Davenport, who’s active in the Ole Miss Alumni Association and has made other contributions to the university, said he began to consider a major gift after he received a letter from the late Charles Noyes, then chair of English, when the Friends of the Library philanthropy was being organized.

“The library is the cornerstone of the university and is truly the most visible icon for education and life-long learning,” Davenport said. “The personal letter was what convinced me as it included comments regarding my time in his sophomore literature course.

“I was hooked. I never figured out how Dr. Noyes even remembered me.”

Chancellor Jeffrey Vitter expressed gratitude for Davenport’s planned gift.

“The J.D. Williams Library is a hub of excellence for our university,” Vitter said. “It enables the superb quality of education that our students receive. As one of our most highly-valued resources, it can have a tremendous transformative effect on turning students into scholars and scholars into informed citizens who will make an impact on our world. ”

William Davenport

In high school, Davenport thought he wanted to become an electrical engineer until he took chemistry under an engaging teacher. He entered Ole Miss as a chemistry major but changed his focus once again after taking a required biology elective taught by the late Georgia St. Amand, whom he says was extremely inspiring.

“After that course, chemistry lost its luster to me, so I switched to biology,” Davenport remembers. “As a biology major, I encountered her husband, Dr. Wilbrod St. Amand, also in the biology department, who became a great mentor and friend to this day.”

Even then, UM’s personable atmosphere influenced Davenport’s life: His relationship with the St. Amands, as well as having the opportunity to be a teacher’s assistant in the biology labs, guided his decision to become an educator.

Davenport graduated from Ole Miss with bachelor’s and master’s degrees in biology in 1969 and 1971, respectively. He taught biology at Arkansas State University for a year before enrolling at the Medical College of Georgia in Augusta, where he earned a doctorate in 1976.

While completing his doctorate remotely, Davenport joined the UM Medical Center faculty and taught the first seven dental school classes from 1975 to 1982 before transferring to the Louisiana State University Health Sciences Center School of Dentistry in New Orleans, where he taught for the next 20 years.

“Serendipitously, in 2002, the opportunity came to come to UNLV in Las Vegas and help start the new dental school,” he said. “Salaries were very good, benefits even better. Thinking I would work a few years in Vegas and move on, but I blinked and here I am 16 years later.”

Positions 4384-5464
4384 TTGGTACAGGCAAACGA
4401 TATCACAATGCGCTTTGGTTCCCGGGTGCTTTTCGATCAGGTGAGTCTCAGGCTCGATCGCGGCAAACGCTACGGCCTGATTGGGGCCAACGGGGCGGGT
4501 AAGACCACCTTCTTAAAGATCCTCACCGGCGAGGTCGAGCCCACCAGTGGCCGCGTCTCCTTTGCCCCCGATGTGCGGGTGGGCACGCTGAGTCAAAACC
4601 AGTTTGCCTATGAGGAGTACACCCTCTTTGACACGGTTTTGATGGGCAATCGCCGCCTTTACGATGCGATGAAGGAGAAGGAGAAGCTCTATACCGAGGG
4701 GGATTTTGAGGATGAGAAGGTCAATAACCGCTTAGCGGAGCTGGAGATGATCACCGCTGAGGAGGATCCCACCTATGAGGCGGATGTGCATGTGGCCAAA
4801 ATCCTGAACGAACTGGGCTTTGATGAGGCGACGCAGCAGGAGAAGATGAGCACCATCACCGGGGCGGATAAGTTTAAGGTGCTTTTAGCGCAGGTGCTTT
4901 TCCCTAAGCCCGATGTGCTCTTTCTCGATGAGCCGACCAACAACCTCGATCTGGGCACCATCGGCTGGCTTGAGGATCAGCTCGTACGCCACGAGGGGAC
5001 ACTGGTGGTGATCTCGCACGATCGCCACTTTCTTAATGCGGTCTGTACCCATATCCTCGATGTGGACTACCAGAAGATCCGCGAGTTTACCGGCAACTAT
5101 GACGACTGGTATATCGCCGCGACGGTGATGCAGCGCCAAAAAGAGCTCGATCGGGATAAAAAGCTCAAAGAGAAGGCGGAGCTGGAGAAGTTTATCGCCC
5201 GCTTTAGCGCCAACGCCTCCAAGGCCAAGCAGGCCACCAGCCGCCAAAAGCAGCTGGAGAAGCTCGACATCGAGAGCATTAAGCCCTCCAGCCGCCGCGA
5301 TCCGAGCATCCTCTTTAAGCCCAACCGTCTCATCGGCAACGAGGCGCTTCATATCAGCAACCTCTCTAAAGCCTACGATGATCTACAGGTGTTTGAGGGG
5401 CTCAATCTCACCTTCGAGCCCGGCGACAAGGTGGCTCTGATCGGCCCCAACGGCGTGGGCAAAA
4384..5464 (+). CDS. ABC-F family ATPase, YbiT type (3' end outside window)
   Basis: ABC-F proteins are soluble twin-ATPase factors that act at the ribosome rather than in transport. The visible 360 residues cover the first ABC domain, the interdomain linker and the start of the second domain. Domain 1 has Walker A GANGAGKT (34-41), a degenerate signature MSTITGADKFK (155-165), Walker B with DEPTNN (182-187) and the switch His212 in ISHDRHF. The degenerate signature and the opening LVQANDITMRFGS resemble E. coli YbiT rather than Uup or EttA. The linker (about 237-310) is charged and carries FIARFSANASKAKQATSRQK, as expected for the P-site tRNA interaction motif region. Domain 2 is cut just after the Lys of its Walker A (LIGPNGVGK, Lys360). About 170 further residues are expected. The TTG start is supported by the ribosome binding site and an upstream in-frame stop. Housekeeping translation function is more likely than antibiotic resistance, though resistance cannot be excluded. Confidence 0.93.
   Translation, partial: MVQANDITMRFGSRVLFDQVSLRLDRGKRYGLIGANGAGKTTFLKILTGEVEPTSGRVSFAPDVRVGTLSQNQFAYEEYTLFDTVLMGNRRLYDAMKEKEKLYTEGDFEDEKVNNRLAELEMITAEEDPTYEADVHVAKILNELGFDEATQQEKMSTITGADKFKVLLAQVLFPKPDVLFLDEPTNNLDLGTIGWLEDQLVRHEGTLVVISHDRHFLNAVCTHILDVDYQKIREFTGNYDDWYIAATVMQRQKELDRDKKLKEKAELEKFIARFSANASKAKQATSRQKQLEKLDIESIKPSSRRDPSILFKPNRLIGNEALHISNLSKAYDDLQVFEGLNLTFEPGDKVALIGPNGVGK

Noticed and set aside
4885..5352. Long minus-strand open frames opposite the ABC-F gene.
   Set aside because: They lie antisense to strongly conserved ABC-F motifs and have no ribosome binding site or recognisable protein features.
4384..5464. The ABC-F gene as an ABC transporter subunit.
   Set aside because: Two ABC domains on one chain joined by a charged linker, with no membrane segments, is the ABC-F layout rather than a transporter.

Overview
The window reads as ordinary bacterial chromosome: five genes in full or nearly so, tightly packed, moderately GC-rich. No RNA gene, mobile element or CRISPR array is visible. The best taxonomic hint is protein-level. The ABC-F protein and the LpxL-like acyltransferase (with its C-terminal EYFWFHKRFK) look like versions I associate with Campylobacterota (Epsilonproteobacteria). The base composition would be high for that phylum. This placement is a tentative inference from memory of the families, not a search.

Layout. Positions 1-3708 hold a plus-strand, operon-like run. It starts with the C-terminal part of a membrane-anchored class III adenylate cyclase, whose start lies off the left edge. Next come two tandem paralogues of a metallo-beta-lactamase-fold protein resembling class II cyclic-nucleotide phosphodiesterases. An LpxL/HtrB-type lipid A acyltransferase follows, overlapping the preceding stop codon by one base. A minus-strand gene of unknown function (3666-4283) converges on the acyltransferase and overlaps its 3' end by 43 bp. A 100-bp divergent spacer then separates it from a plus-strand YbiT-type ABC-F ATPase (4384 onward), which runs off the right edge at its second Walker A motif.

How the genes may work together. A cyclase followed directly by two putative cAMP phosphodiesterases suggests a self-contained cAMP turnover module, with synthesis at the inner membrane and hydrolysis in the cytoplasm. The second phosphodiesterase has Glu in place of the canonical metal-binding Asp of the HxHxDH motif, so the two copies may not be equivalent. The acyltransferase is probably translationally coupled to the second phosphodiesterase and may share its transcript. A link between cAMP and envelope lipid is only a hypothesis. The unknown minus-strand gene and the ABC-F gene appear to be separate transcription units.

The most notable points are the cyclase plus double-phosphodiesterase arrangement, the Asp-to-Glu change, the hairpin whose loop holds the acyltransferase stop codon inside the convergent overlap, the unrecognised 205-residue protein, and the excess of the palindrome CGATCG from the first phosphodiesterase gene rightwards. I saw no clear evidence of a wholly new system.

Davenport said he designated his planned gift for the library because he believes it is the center of knowledge, initially for the entering student and secondarily for the lifelong learner.

“The library is the seat of intellectualism,” he said. “I hope that my gift will provide the library with funds to contribute to the ever-changing technology and methodology that will attract and benefit the students that will be tomorrow’s leaders.”

Private gifts provide critical support to the library, more than ever as public institutions constantly struggle with budget issues, said Cecilia Botero, library dean. Gifts such as Davenport’s help the library cover costs associated with digital and paper subscriptions and increasing numbers of journals used as resources by students on a myriad of different career paths.

“I am so grateful that Dr. Davenport chose to support the library with his generous gift. It will help sustain our services in countless ways,” Botero said.

Though distance has kept Davenport from returning to campus, he fondly remembers his days at Ole Miss.

“I was there in Archie’s heyday. What could be more exciting than that!” Davenport exclaimed, adding that being in the Grove during football season was a special time as was participating in the Army ROTC band, being active in his fraternity, Sigma Phi Epsilon, eating at Grundy’s and Mistilis, and bowling at Kiamie’s.

For information on designating a deferred gift to Ole Miss, contact Sandra Guest at 662-915-5208 or sguest@olemiss.edu. To support the J.D. Williams Library, contact Angela Barlow Brown at 662-915-3181 or ambarlow@olemiss.edu.

UMMC Earns National Telehealth Center of Excellence Designation

The standard of care and record of leadership at the Center for Telehealth has led to UMMC being named a Telehealth Center of Excellence. UMMC photo by Joe Ellis

JACKSON, Miss. — For 14 years, the Center for Telehealth at the University of Mississippi Medical Center has been a national trailblazer in providing high-quality health care, especially for those with little access to both primary and specialty services.

Its leadership, body of work and mastery of telecommunications technology is being recognized by the federal Health Resources and Services Administration. The Medical Center has been designated one of two Telehealth Centers of Excellence, the agency’s top award given only to programs at public academic medical centers.

“The University of Mississippi Medical Center’s successful program is already a model for national telehealth expansion,” said U.S. Sen. Thad Cochran, R-Miss. “As a Center of Excellence, UMMC will be able to demonstrate to a broader audience how to use telehealth to increase patient access to care and decrease costs.

“Mississippians can be proud that our state’s telehealth investments have set a high standard for improving health care everywhere.”